The company, based in Birmingham, said yesterday the hot, dry summer meant that demand for its products had exceeded expectations. As a result, pre-tax profits for the year to 30 September, due to be announced in early December, would be ahead of stock market forecasts.
Philip Shepeard, an analyst with James Capel, Birmingham, said that he had added pounds 2m to his sales forecast for Hozelock.
The operational gearing of these extra sales and productivity gains achieved by the company during the season had led him to increase his profit forecast by 15 per cent from pounds 6m to pounds 6.9m.
Hozelock shares rose 12p to 285p on the company's upbeat trading statment. It was floated last November at 250p with a pounds 59.5m price tag. The company was bought out from Ropner for pounds 24m in 1990 and with 300 products holds about two-thirds of the UK market for garden watering and spraying.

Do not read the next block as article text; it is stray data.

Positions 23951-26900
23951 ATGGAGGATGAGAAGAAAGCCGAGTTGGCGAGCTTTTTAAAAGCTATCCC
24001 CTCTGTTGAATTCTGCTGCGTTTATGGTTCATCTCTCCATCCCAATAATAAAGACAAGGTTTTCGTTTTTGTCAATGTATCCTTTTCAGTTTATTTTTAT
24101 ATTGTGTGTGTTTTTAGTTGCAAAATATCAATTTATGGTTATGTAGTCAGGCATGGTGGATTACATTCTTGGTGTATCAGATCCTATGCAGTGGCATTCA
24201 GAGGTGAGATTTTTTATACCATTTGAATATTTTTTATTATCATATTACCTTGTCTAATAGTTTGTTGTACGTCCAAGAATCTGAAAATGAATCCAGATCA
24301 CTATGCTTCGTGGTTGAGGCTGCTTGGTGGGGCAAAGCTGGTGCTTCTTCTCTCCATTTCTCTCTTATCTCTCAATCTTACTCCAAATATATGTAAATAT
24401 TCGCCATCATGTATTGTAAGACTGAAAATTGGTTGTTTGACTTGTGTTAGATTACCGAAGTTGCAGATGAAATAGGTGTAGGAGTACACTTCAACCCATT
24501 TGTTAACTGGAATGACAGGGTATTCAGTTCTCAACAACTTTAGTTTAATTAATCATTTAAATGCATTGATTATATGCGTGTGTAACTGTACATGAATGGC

David Codling, chief executive, said wetter than normal weather had meant a slow start to the season in April and May. But the almost unbroken hot, dry weather in June and July had stimulated business in the retail trade. Watering products account for more than half of Hozelock's sales and had shown the strongest sales growth.
In particular, demand for hosepipe storage products - reels and systems - had been buoyant and sprinklers had begun to sell again for the first time since 1990.
Sales had received a further boost from a growing appetite for ponds, which Hozelock supplies with pumps and lighting from its aquatics range.
The company is shortly moving into a purpose-built, 175,000 sq ft factory. As a result of the extra efficiency this will provide, James Capel has also raised its profit forecast for Hozelock in 1994/5 from pounds 6.75m to pounds 7.5m.
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